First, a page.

Compare and Contrast

Topics: To His Coy Mistress, The Love Song of J. Alfred Prufrock, Love Pages: 3 (882 words) Published: November 8, 2012
Amarilis Ramos
10/8/12
Ms. Persad
Gateway Senior English

Time in Poetry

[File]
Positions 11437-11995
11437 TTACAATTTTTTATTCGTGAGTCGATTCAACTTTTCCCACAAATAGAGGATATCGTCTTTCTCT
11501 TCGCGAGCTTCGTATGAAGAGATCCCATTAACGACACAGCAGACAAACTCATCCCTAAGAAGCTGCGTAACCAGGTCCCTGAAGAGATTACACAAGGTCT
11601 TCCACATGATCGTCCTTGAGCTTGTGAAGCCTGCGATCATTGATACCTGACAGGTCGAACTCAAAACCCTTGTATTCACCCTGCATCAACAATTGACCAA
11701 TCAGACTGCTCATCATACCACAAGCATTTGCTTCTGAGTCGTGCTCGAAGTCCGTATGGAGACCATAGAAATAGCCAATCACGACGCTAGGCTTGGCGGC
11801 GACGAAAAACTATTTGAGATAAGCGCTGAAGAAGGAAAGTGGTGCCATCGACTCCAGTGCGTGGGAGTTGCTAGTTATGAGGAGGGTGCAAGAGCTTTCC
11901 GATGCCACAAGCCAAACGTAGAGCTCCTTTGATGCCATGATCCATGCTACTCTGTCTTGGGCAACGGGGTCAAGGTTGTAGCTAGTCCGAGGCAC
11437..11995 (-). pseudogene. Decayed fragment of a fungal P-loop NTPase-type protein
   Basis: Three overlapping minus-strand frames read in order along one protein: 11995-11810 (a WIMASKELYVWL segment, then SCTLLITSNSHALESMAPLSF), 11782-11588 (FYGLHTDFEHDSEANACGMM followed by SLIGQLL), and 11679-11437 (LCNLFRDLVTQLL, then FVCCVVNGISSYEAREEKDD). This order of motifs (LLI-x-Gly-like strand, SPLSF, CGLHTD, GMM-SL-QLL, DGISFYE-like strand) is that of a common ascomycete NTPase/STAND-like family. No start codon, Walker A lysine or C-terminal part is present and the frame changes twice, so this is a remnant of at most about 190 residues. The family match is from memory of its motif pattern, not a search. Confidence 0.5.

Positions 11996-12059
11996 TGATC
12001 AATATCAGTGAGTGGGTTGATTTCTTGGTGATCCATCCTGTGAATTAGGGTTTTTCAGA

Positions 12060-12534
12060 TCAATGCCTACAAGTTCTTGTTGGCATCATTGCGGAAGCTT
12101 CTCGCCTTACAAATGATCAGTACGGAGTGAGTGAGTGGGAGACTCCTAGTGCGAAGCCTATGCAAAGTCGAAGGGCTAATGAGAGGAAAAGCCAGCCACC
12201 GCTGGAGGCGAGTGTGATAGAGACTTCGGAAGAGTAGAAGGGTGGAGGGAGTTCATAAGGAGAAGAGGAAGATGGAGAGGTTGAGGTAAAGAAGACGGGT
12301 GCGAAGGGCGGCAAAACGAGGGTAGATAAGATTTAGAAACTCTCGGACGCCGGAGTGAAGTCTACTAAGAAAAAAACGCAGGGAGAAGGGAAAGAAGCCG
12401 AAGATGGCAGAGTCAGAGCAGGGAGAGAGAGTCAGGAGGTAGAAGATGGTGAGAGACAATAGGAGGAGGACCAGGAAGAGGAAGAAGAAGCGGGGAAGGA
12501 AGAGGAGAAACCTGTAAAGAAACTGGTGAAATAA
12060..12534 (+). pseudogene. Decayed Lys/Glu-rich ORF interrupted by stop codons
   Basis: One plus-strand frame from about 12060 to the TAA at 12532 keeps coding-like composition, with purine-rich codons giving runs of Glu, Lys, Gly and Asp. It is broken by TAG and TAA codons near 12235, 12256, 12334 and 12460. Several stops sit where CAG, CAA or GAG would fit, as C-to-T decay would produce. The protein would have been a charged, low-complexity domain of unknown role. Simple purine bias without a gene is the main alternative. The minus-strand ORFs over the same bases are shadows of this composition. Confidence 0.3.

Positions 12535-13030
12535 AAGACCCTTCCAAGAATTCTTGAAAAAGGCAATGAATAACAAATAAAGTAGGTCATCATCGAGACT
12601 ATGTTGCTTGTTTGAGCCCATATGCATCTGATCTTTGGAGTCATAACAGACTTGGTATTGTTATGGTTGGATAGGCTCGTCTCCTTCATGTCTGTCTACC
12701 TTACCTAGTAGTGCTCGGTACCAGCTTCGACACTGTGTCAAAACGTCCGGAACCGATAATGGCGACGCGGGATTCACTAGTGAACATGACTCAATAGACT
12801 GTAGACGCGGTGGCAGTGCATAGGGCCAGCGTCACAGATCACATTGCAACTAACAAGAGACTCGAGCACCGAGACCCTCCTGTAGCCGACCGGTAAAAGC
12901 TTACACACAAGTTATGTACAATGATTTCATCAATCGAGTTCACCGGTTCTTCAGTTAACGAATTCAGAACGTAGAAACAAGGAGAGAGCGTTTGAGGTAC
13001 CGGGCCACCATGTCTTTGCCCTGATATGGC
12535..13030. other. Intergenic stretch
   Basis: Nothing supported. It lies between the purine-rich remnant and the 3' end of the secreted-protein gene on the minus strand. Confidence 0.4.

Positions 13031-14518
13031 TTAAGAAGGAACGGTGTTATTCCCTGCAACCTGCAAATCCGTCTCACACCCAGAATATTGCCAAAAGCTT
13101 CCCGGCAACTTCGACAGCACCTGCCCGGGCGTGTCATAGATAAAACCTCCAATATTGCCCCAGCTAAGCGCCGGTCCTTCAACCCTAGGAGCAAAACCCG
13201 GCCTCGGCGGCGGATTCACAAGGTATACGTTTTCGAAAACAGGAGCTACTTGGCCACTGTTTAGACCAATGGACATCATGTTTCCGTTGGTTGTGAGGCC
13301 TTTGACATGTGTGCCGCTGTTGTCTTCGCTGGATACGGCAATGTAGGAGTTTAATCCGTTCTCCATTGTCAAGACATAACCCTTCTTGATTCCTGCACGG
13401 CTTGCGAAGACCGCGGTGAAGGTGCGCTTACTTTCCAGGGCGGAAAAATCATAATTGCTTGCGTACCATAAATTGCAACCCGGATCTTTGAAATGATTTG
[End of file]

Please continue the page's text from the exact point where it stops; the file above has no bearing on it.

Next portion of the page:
An addict’s growing need for drugs and alcoholism is similar to the speaker’s need, in “To His Coy Mistress” by Andrew Marvell, of love from the women he addresses to. Time has an important role in both “The Love Song of J. Alfred Prufrock” and “To His Coy Mistress”. Both speakers use time in a way which best makes them feel comfortable with. "The Love song of J. Alfred Prufrock," by T.S. Eliot, is considered a dramatic monologue. Some call the poem the "first Modernist poem". Andrew Marvell, an English poet, politician, and satirist. Marvell is commonly known as a "Metaphysical Poet". His poems are famous for surprising the reader with the use of language to explore questions about love, sex, the earth, the universe, and the divine. Time holds a huge fascination for poets in Marvell’s era they believe "Life is short, so live it to the fullest," a carpe diem mindset. While an addict will try to sneak his way to get what they want through any means necessary, so will the speaker in the poem. The speaker is trying to convince the women in the poem to do what he wants by using time (ex: the speaker tells women she will get older and will miss her chance being with him), like an addict who will convince himself and the people around him, by using time (ex: an addict will recover from addiction over time), that he has no problems controlling his addiction in order to continue his addiction. An addict will not see his way of life as wrongful, like the speaker who feels the women and him must love each other mentally and physically, because of their attraction toward their addiction. However in the poem, “The Love Song of J. Alfred Prufrock” by T.S Elliot, the speaker’s attraction for the women, he is addressing to, goes only so far and uses time as an excuse for him to delay his conversation with the women. In the poem “To Coy His Mistress”, by Andrew Marvell, the speaker addresses a...
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